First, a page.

Guide Me O Thou Great Jehovah Story by Tim Challies
If Isaac Watts is known as the father of English hymnody, William Williams is considered by many to be the father of Welsh hymnody. William Williams (1717-1791), born in Carmarthenshire, Wales, to John and Dorothy Williams. According to Welsh hymn scholar Alan Luff, Williams grew up as an Independent and later a Calvinist, but had no aspirations to be a minister. In fact, he intended to be a doctor, attending school at the Dissenting Academy of LLwyn-llwyd, near Talgarth, Wales. It was near Talgarth in 1738 when Williams heard a sermon by the revivalist preacher Howell Harris, a fiery Welsh layman who had been influenced by the Methodist movement in England. It was through this sermon that Williams discerned his calling to go into the ministry. Shortly after, he abandoned his Independent upbringing and desire to be a doctor to pursue ordination in the Established Church.
Williams first pursued becoming an Anglican priest (in the Church of Wales) and entered as a deacon in 1740. However, he soon came to discover that his heart was with Harris and his itinerant work, and before long he left his small curacy in the mountains to join with the traveling Methodist preachers.
The revivalists realized that the Welsh language was lacking in hymns—the church in Wales was still primarily singing metrical psalms in their worship services. In order to promote the creation of hymns, Harris put together a hymn-writing competition between the different preachers.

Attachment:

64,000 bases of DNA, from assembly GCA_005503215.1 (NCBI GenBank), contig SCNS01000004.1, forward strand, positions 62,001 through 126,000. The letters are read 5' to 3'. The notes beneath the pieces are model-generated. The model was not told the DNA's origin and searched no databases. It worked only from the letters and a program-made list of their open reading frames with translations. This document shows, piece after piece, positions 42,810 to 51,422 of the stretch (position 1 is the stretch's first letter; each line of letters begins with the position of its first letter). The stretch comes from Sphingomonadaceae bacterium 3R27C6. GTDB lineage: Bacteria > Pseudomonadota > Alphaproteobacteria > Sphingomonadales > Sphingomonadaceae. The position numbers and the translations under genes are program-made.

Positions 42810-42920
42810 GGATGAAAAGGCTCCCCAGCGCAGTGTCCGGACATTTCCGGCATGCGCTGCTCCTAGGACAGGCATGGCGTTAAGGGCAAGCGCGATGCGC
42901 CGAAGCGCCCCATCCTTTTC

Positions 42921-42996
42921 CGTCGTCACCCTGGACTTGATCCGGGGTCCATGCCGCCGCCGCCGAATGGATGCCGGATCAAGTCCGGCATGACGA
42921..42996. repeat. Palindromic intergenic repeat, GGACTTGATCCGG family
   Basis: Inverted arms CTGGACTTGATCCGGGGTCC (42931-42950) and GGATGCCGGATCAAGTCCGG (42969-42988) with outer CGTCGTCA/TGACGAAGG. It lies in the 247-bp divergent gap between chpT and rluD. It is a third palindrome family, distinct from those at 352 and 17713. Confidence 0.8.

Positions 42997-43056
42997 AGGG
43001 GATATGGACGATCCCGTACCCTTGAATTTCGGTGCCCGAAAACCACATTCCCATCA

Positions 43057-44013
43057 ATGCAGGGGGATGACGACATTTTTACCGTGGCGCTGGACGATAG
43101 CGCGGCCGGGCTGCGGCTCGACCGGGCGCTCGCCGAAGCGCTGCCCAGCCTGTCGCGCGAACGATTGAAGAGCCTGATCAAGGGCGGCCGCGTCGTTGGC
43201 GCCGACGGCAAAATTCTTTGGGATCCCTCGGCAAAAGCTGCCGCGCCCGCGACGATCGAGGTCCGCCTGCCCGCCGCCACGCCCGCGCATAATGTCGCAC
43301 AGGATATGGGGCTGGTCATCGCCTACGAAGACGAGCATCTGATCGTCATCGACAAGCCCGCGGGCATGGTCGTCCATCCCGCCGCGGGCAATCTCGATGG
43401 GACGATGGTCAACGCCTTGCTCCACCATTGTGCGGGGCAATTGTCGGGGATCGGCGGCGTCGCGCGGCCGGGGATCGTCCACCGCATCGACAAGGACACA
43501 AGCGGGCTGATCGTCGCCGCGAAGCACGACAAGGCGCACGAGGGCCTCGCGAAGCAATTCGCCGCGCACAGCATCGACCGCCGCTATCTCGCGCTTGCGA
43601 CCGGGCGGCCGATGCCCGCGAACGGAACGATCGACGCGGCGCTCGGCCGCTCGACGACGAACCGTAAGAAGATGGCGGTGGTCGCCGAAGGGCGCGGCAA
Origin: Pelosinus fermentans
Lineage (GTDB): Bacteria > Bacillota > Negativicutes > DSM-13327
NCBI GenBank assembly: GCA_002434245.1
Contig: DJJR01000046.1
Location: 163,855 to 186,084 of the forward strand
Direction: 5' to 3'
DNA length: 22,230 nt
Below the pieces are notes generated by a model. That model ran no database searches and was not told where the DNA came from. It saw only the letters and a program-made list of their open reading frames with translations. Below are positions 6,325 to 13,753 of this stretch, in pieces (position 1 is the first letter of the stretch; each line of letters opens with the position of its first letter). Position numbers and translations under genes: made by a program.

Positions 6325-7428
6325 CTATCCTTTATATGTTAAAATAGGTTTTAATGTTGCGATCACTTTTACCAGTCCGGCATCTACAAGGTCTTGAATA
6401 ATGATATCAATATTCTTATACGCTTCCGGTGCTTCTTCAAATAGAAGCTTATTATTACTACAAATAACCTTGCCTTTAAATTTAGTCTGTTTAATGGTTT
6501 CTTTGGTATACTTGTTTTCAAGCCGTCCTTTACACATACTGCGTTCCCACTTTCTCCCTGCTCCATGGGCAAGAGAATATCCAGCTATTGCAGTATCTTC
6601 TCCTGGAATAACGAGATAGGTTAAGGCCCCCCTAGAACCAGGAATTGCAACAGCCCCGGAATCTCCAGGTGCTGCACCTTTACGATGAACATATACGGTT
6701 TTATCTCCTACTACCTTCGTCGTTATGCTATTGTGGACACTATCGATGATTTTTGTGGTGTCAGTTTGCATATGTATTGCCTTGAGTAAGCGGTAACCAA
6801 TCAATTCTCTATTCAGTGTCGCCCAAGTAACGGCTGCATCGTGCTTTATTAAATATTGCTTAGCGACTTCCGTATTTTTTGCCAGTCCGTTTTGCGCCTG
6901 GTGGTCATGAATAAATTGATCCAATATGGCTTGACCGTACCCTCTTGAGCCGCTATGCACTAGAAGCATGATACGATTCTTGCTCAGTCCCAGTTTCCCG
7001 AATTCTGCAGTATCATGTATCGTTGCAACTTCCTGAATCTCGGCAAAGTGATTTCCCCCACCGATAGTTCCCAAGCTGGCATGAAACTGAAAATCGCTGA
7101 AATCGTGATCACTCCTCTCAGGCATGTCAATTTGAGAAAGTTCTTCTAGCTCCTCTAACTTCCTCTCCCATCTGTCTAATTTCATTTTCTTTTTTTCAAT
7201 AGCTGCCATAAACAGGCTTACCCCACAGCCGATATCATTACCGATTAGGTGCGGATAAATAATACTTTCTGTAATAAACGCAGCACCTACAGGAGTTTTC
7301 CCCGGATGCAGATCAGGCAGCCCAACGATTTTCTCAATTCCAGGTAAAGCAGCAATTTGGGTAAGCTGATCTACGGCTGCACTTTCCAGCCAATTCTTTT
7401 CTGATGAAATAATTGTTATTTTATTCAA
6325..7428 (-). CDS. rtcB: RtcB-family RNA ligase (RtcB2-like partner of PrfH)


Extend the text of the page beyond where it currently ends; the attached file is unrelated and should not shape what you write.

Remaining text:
As Louis Benson relates, “the prize fell easily to Williams Williams, who had the poet’s passion and a gift of verse-writing. Therefore it was not very long before he was recognized as poet laureate of the Welsh revival.”
Williams would go on to write many hymns in both Welsh and English. “Guide Me, O Thou Great Jehovah” appeared in Welsh in 1745. Twenty six years later, in 1771, a Rev. Peter Williams translated the first verse into English, prompting William Williams to translate the rest of it into English as well.
It is fitting that Williams should be the author of a hymn about the Christian’s pilgrimage on earth since as a traveling Methodist preacher, he was a pilgrim in both the spiritual and physical sense.
Williams made an extraordinary record as an itinerant evangelist. He took the whole of Wales for his parish. His travels for forty-three years are said to make an average of 2230 miles a year, at a time when there were no railroads and few stage-coaches. In this way the greater part of Williams’ life was spent, not in a preacher’s study, but in the great world of out of doors. …
It was a picturesque life, but it was not an easy one; for nature is not always kind. It involved much exposure and constant fatigue. It incurred also that menace of the mob of which all these revival preachers were victims. …
Such self-sacrificing years of evangelism and those weary thousands of miles sum up the remainder of Williams’ life.
Here is the English text of the hymn (which is known also as “Guide Me, O Thou Great Redeemer”):
Guide me, O thou great Jehovah,
Pilgrim through this barren land;
I am weak, but thou art mighty;
Hold me with thy powerful hand:
Bread of heaven,
Feed me till I want no more.
Open now the crystal fountain
Whence the healing stream doth flow;
Let the fire and cloudy pillar
Lead me all my journey through:
Be thou still my strength and shield.
When I tread the verge of Jordan,
Bid my anxious fears subside;
Death of deaths, and hell’s destruction,
Land me safe on Canaan’s side:
Songs of praises,
I will ever give to thee.